[J-core] 2D unit

BGB cr88192 at gmail.com
Mon Feb 27 00:35:32 EST 2017

On 2/26/2017 7:29 PM, Cedric BAIL wrote:
> Hello,
> We had Thursday a nice meetup after ELC and we came up with some
> ideas. Not to sure if they are good as the food and drink may have
> helped :-)
> One of the idea we discussed quite in depth was how to design a nice
> 2D unit that would go with the turtle. The main issue as discussed
> before on this mailing list is that most toolkit won't care about
> anything, but OpenGL and Vulkan this days. Obviously this standard are
> way to big and complex for us at this stage.

OpenGL isn't actually all that complicated per-se (yes, granted, it 
looks pretty scary up-front), but what makes things more complicated 
here is mostly trying to make it fast enough to be useful.

I suspect speed is likely to be a much bigger issue for this on an FPGA 
(which can neither do high clock speeds nor handle throwing a lot of 
cores at it).

(while, on a modern desktop PC, it is basically doable to get speeds on 
par with early 2000s GPUs just doing it on the CPU).

> There is a limited alternative which is the KMS/DRM API which provide
> a way to provide a list of buffer to display at a specific position
> per frame usually named hardware plane. This is used by a certain
> numbers of Wayland server to accelerate the movement of mouse pointer
> and allow the active window to be a zero compositing case (Not just
> when watching a movie, just about any application).
> To implement such functionnality the usual way in all hardware I know,
> is to have a completely dedicated black box. More often than not, this
> block are actually running some kind of firmware. This gave us an
> idea, what if we use a J1 with a small amount of dedicated SRAM (2 *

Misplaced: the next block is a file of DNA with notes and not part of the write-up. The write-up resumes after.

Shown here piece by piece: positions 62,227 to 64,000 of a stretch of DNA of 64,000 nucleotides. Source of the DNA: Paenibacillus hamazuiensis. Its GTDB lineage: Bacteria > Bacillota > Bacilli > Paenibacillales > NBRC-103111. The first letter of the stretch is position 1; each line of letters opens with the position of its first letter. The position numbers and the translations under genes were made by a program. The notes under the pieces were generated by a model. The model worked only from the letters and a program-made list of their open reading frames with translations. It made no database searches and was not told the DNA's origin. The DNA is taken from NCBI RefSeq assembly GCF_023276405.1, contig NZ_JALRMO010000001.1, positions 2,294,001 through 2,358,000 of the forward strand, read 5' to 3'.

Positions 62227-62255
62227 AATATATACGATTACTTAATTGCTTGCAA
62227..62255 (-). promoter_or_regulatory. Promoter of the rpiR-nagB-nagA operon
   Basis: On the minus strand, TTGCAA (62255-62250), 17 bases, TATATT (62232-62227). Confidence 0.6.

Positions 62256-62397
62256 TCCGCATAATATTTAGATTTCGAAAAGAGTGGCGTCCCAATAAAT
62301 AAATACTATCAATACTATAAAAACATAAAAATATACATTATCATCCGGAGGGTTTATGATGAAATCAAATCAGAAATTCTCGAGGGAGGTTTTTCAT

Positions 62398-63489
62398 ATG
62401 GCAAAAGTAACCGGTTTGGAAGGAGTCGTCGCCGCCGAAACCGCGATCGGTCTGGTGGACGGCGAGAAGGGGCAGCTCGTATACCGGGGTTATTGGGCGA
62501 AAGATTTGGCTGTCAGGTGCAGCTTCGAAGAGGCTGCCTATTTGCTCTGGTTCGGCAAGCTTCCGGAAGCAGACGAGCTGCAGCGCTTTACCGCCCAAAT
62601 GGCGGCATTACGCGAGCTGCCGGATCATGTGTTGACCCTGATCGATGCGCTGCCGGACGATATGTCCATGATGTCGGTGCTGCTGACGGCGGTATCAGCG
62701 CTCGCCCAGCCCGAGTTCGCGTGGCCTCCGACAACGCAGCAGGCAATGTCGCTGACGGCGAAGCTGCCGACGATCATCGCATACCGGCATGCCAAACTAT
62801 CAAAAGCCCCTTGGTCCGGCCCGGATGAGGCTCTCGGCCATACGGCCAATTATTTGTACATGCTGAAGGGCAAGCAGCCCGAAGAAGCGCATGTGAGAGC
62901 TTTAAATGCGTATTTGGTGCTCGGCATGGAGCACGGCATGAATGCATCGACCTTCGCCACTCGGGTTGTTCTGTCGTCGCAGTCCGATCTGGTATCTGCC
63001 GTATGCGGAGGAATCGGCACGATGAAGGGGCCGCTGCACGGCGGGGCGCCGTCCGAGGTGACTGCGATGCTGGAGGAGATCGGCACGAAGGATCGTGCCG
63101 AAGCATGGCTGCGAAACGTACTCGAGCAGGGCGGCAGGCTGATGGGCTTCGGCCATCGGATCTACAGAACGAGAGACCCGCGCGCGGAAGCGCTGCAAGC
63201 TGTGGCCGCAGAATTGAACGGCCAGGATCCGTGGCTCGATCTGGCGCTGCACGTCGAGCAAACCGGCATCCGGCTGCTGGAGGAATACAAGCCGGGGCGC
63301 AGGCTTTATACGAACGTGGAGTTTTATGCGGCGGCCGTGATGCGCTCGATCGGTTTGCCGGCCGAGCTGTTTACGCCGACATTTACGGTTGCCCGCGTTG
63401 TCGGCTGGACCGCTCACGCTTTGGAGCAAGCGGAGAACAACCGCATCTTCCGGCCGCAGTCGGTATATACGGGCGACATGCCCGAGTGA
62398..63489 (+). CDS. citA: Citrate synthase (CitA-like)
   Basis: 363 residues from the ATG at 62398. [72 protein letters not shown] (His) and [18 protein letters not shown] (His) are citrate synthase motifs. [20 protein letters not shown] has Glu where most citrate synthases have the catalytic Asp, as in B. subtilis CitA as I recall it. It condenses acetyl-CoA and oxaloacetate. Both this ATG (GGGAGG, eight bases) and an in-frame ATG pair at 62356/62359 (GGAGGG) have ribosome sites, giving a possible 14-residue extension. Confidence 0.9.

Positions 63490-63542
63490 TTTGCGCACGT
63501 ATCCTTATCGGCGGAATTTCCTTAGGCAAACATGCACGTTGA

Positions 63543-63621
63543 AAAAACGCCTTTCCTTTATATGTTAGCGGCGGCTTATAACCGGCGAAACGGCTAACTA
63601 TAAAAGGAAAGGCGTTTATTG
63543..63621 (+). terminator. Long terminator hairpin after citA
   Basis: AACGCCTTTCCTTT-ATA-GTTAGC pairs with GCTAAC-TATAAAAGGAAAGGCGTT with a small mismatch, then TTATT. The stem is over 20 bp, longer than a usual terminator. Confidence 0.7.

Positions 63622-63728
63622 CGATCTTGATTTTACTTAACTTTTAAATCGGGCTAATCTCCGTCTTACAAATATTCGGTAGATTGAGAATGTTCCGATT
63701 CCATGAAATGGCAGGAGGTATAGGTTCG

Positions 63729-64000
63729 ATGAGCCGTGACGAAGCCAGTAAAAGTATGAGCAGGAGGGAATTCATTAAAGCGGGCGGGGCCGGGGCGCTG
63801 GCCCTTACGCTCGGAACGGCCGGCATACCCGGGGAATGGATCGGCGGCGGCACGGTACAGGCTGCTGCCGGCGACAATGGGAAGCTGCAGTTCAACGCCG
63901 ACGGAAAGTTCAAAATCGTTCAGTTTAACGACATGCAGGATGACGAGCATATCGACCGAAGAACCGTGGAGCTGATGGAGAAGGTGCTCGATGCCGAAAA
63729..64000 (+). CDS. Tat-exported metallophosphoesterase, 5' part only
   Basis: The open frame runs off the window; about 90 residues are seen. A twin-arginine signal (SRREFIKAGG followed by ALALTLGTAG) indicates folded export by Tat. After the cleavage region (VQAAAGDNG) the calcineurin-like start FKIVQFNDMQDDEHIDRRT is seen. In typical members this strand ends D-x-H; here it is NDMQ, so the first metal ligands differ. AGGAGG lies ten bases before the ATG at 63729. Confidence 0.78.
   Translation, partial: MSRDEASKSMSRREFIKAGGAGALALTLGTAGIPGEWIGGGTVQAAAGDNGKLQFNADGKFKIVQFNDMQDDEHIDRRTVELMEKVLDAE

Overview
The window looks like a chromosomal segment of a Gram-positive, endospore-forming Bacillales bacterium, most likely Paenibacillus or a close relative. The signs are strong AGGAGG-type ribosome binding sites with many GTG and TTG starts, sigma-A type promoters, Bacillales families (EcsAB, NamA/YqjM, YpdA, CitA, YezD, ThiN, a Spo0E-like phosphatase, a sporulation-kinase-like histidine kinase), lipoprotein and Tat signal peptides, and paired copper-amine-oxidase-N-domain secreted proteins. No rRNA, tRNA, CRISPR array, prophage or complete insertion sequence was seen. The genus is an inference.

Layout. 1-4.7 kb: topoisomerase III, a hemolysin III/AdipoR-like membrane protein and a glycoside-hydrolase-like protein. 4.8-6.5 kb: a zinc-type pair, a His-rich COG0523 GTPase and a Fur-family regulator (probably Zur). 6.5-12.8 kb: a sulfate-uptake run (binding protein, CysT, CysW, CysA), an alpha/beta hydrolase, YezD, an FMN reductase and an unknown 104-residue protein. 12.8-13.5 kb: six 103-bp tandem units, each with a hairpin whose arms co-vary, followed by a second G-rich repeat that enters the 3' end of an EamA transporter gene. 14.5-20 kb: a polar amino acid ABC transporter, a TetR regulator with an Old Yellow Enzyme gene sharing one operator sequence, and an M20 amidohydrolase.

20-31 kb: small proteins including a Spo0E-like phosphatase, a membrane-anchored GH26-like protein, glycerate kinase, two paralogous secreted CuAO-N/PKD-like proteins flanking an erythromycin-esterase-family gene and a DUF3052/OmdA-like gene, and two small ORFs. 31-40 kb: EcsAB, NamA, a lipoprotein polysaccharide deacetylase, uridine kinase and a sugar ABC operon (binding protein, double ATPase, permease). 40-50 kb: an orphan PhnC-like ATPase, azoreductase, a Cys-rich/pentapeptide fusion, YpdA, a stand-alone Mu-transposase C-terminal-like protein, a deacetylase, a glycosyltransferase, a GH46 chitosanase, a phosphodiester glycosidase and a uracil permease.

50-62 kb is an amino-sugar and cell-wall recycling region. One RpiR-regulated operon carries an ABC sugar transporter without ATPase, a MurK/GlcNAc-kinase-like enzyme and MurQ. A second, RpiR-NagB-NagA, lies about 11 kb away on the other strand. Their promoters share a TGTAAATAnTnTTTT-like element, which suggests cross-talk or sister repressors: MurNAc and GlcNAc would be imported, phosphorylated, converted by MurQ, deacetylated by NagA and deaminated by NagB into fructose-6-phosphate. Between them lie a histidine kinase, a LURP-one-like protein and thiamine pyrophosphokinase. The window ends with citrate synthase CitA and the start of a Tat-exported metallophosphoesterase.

> 8KB ?) accessible from the main cpu, a dedicated access to the DMA
> engine, an interrupt line to the main CPU, control over the HDMI
> output and maybe a few special instruction to do blending operation.
> The kernel driver could actually contain the exact source code of the
> firmware run on that J1. The driver would use some linker trick to
> select the function and the data that need to be copied from its own
> code (As J1 and J2 have compatible instruction set, same compiler can
> be used). The boot loader could do likely the same trick, with a very
> simple implementation that handle just a terminal at 640x480.

I actually imagined something similar to this recently for a "Soft GPU", 
namely that the GPU would be a few cores running off with some local 
RAM, and has access mostly to VRAM, and the host-driver basically gives 
them code for how to draw stuff, and starts feeding in commands.

I started recently on an early software GPU (in the context of my 
personal emulator project), in which the main program communicates with 
the "GPU" via a ring buffer.

the host processor writes commands into the ring buffer and the GPU 
reads commands from the ring buffer; with some basic flow-control 
mechanisms (so hopefully things don't stomp on each other).

in this case, commands would be mostly things like "draw a screen-space 
triangle with these parameters".
in this case, the coords are given in screen-space (so, from the GPU's 
POV, it is drawing 2D primitives either way). things like textures and 
drawing surfaces were mostly handled as pointers within VRAM.

I was also taking some design ideas from the S3 ViRGE (which basically 
did 2D + Z-buffer).